LeBron James says he's in "full support" of the police reform legislation named after George Floyd, hailing him as a man who "literally changed the world."
The George Floyd Justice in Policing Act, backed by Democrats, would change "the landscape of how policing is modified, how policing is looked at," the Los Angeles Laker said Tuesday, exactly one year after former Minneapolis police officer Derek Chauvin murdered 46-year-old Floyd by kneeling on his neck for more than nine minutes during an arrest.
Chauvin was found guilty of all charges against him last month and is scheduled to be sentenced in June.
"It holds a lot of accountability. I think it will make our communities, and make this great nation, a better place. So I'm all for that," said James, a social justice and voting rights advocate.
The bill would prohibit racial profiling, chokeholds, carotid holds and no-knock warrants at the federal level, as well as limit legal shielding for police departments.
James's comments came a day after the NBA's social justice coalition made a similar push to pass the legislation, saying in a statement that lawmakers have an opportunity to "honor the memory of Mr. Floyd and others who have been victims of police brutality in this country."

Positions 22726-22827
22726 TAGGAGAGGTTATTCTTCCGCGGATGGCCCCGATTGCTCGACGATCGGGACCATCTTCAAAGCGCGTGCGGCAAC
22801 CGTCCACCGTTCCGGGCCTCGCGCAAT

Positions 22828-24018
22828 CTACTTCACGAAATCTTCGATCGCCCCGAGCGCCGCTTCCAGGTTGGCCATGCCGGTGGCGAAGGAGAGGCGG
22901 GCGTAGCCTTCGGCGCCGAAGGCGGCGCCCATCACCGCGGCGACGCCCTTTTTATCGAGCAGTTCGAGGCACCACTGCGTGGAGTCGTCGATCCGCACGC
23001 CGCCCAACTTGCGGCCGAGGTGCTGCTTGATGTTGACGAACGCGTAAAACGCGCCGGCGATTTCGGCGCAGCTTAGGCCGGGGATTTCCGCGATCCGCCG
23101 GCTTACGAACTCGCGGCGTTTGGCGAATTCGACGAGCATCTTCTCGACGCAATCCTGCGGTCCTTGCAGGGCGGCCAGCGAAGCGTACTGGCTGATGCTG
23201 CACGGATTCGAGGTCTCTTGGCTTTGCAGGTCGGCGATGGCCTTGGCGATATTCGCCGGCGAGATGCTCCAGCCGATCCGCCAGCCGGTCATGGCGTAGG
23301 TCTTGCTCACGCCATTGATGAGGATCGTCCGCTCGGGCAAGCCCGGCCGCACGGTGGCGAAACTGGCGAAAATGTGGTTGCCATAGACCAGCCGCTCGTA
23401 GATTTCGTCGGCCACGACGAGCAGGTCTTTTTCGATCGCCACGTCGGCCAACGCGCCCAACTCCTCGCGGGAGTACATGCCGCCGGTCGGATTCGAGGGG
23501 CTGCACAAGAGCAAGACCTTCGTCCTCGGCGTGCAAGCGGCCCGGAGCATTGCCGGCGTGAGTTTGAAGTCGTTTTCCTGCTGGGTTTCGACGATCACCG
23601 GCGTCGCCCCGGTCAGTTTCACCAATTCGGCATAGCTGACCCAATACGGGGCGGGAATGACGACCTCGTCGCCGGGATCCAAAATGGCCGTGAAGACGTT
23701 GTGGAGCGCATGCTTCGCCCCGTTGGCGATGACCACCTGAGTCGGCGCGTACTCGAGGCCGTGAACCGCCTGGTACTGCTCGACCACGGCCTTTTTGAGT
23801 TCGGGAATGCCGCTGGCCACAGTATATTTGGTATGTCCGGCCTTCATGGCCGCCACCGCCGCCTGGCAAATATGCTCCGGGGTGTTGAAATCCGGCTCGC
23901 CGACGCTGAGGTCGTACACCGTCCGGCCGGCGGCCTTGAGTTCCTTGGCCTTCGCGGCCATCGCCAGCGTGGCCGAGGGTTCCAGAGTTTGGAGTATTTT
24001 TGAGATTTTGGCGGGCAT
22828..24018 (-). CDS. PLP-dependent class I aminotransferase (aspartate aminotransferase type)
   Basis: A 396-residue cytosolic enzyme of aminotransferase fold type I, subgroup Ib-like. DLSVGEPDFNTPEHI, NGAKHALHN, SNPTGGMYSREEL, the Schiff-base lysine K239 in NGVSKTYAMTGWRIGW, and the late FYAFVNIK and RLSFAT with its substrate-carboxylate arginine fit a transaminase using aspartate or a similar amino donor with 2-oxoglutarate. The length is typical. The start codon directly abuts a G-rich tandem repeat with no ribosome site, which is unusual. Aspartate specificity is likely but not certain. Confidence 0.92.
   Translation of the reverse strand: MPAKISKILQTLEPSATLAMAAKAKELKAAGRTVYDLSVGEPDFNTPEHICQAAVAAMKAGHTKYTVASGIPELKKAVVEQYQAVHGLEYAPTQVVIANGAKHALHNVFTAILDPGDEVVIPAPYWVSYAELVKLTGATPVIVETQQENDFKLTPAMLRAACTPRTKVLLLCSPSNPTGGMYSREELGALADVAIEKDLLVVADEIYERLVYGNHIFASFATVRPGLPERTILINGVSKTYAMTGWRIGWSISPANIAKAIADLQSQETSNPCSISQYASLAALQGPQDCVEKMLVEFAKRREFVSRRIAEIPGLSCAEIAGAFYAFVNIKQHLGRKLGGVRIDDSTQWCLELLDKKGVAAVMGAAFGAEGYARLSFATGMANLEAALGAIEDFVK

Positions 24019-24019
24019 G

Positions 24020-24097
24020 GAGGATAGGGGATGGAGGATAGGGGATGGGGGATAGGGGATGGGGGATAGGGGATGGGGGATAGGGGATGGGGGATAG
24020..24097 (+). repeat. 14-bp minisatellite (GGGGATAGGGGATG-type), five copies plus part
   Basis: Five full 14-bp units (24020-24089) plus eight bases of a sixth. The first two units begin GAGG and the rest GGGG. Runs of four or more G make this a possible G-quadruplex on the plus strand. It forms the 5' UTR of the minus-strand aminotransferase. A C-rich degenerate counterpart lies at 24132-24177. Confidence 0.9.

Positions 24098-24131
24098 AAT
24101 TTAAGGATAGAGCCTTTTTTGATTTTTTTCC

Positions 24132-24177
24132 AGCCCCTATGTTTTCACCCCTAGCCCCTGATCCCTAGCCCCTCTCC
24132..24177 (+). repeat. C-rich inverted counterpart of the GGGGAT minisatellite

In March, the bill passed the House with a 220-212 vote. No Republicans voted for the bill at the time.
Floyd's name, James said Tuesday following the Lakers's playoff game against the Phoenix Suns, "continues to ring home and ring bells, and that's very key."
"The man literally changed the world."— NBA TV (@NBATV) May 26, 2021
LeBron James spoke about George Floyd and his impact on the one-year anniversary of his murder. pic.twitter.com/wGmliMZtkN
"Anytime you talk about change, it's very key that you continue to have these conversations," James, 36, said.
"He's an angel looking over all of us," James said of Floyd, "looking over all these Black kids in the Black community."
President BidenJoe BidenHouse Democrat threatens to vote against party's spending bill if HBCUs don't get more federal aid Overnight Defense & National Security — The Pentagon's deadly mistake Haitians stuck in Texas extend Biden's immigration woes MORE had initially set a goal of getting the bill through Congress by Tuesday, but it has run into trouble in the 50-50 Senate, where negotiations on what police reform should and should not include are ongoing.
Floyd's family met with Biden and other top administration officials on Tuesday, after which Democrats reiterated their calls for lawmakers to move on the bill.